RTÉ’s Director of Transformation and Technology on adopting the cloud and the challenges faced by public service broadcasters.
TV Fights Back: The European Broadcaster Exchange is the first significant move by leading European commercial broadcasters against Google and Facebook’s dominance in the online advertising market.
TV Fights Back: The UK’s leading commercial broadcasters have joined forces to extol the virtues of television to media planners in a bid to challenge the digital newcomers, writes Ray Snoddy.
The Royal Television Society (RTS) took the lilt and inference of the property and design franchise show Love It or List It for an evening panel session on the stark implications of eye-catching buy-outs in the media markets.
The way we shoot and deliver TV and film may have changed, but despite the constant cycle of change, cinema and TV is still in good health, says John Maxwell Hobbs.
The first-stage announcement about the 2018 English Premier League auction for TV rights this week underlined the end of an era: the days of hyperinflation for EPL rights are over, at least for now.
IBC365 and a panel of Mobile World Congress attendees comment on the trends and talking points from this year’s Mobile World Congress, examining what the latest trends in mobile handsets, 5G, IoT and the role of telcos use of content mean for the media and entertainment industry.
Sport has helped to boost subscribers and revenue, but broadcasters must contend with viewers’ demands for a greater range of content on an increasing array of platforms and devices, writes Liz McParland.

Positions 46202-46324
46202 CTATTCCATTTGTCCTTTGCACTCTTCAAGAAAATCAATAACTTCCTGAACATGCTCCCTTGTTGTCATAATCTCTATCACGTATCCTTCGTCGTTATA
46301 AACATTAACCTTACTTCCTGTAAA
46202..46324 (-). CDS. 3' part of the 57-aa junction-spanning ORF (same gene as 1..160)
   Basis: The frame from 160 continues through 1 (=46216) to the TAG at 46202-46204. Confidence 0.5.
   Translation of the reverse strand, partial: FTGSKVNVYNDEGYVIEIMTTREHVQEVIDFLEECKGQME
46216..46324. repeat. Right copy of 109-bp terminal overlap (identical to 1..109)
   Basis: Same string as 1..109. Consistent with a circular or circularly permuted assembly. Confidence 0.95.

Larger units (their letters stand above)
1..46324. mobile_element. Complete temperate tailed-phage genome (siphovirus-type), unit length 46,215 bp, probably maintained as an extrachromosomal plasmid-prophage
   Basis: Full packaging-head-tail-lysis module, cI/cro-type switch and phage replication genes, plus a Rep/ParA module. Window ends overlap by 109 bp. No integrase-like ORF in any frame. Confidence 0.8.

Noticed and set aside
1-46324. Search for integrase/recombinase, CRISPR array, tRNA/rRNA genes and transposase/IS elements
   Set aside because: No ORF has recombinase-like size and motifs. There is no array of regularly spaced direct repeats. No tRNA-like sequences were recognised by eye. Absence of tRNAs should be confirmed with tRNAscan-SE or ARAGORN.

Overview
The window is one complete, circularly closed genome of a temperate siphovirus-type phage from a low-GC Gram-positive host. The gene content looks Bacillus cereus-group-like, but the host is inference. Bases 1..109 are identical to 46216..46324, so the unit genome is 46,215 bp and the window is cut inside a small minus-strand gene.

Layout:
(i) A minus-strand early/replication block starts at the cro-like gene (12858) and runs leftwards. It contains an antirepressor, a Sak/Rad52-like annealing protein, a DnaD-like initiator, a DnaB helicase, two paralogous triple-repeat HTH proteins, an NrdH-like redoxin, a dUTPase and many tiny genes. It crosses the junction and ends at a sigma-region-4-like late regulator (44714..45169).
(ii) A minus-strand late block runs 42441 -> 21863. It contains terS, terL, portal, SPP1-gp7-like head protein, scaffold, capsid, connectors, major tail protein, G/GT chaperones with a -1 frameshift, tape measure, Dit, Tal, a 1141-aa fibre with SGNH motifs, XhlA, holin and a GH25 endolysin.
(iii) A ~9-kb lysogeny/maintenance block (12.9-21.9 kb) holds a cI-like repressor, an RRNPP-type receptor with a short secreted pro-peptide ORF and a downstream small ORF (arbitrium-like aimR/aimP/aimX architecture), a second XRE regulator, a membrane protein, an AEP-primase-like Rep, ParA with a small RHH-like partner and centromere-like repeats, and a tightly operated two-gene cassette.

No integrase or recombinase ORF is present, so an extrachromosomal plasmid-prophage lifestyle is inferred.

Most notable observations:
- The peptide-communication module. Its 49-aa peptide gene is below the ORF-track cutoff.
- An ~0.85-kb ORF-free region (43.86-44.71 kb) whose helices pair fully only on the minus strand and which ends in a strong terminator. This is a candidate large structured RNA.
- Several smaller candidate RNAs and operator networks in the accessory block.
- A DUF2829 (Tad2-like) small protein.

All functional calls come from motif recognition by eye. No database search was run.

Last week it emerged that Sky is intending to move more aggressively into online delivery of its content. But is it wise for satellite broadcasters to ditch the dish?
Over the course of 2017 the broadcast industry became an even more complex and varied space, writes Nick Moreno.
With many in the broadcast equipment sector flocking to Dubai for CABSAT, the IABM has produced a regional report on the Middle East and Africa.
Japanese telco and serial investor SoftBank wants to use its investment in OneWeb to help it deliver a smarter, interconnected, and automated world.
The changing broadcasting landscape, the rise of OTT, content piracy and the role of satellites were among 2017’s most-read articles.
In the second of a three-part series on broadband connectivity, Facebook founder Mark Zuckerberg’s scheme to replace satellites with high-flying airships that beam extra bandwidth.
In the first of three articles on global broadband access, billionaire and visionary Elon Musk has a plan to supply a global satellite system for the planet’s ever-hungry broadband connectivity.
The Super Hi-Vision (8K) regular broadcasting through broadcasting satellite will start in 2018.
IBC2017: The incoming ATSC standard increases flexibility and accommodates business cases, but may create regulatory hurdles, according to an expert panel.
There’s a high degree of uncertainty amongst most of the world’s satellite operators that their – to date – highly lucrative transponder capacity rental business may not simply be maturing, but be in decline.
Will the move to OTT streaming by satellite channels gather momentum? Does it always make business sense?
Satellite may dominate in the region but IPTV is growing faster than the global average and viewers are embracing OTT providers.